It is appropriate to close this lesson on endurance from the exemplary life of Sir Ernest Shackleton with the words from Winston Churchill, since he was the man who sent the last telegram to the Endurance crew as they left the London harbor for their trans-Atlantic expedition on August the 1st, 1914.  Later that day the war with Germany broke out, leaving the whole of Europe in turmoil for the next forty years.  On October 29, 1941, Churchill then Prime Minister visited Harrow School to hear some of the traditional songs he grew up with and address the learners.  Standing in the podium he stared at the youngsters long and hard, and then uttered the following short and urgent admonition: “Never give in – never, never, never, never, in nothing great or small, large or petty, never give in except to convictions of honor and good sense. Never yield to force; never yield to the apparently overwhelming might of the enemy.” [audio recording] During tough times let this phrase ring in your ears, as you remembering the enduring examples of Jesus, Shackleton, Paul, the prophets and the saints through the ages. Never give in!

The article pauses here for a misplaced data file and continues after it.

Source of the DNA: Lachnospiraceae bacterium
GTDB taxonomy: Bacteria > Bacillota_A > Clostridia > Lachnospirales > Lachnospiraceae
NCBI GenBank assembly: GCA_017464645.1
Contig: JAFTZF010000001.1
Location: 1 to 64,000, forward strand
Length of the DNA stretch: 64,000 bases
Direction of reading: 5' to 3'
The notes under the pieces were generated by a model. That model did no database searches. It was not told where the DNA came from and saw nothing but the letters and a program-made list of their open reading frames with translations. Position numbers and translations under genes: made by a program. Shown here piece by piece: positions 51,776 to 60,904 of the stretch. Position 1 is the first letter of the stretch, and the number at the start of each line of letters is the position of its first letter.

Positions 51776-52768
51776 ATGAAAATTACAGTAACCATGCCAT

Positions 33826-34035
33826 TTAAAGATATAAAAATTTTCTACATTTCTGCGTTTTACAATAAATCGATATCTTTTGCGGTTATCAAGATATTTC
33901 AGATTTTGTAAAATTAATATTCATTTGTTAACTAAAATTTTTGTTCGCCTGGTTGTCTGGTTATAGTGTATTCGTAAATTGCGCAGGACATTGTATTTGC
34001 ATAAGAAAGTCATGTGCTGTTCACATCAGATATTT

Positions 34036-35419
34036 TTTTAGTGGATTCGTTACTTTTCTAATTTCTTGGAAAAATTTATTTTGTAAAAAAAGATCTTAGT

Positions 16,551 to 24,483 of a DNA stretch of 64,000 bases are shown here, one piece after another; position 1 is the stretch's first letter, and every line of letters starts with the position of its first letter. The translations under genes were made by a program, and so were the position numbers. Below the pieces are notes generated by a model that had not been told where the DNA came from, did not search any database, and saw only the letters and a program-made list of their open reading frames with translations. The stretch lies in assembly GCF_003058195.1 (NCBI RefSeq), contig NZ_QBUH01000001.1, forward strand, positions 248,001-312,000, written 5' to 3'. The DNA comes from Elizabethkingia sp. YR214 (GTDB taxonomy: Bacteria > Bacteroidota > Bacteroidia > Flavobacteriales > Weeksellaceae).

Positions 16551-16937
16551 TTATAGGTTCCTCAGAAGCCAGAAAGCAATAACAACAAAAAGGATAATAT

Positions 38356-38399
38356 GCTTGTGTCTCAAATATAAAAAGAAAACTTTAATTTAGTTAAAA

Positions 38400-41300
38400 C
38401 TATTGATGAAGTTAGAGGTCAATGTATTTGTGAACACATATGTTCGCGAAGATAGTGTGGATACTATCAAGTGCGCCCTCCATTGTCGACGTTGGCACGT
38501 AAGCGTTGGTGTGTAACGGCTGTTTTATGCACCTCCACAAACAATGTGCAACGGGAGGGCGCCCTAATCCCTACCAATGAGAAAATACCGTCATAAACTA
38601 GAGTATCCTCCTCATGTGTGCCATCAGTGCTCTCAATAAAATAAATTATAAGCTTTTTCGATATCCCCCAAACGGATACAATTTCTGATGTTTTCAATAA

Our Lonely World

Earlier this week the legendary actor Robin Williams was found dead in his own home.  He apparently committed suicide, an act aptly described by reporter Andrew Solomon as “A crime of loneliness” [1].  In the Reuters news article about his death, Alex Saphir writes what many of us think: “His tragic end stood in stark contrast to the many on-screen characters he portrayed who encouraged those around them to tap into their own inner vitality, a wellspring of creativity to which he himself gave full vent in films such as “Good Morning, Vietnam” and “Dead Poets Society.” [2]  Not many people knew of Robin’s deep struggle, since loneliness by its nature is rarely observable to others.

Being lonely and loneliness are two separate things; solitude and isolation are not the same.  One can be alone in a room without feeling lonely, yet many of us have experienced the feeling of loneliness especially in a crowded place.  It is a well-known fact that around 10% of older people feel chronically lonely [3], understandably so due to immobility, mental decline and friends passing away, etc.  But a 2010 Mental Health Foundation report found that today loneliness is more prevalent among young people. [4]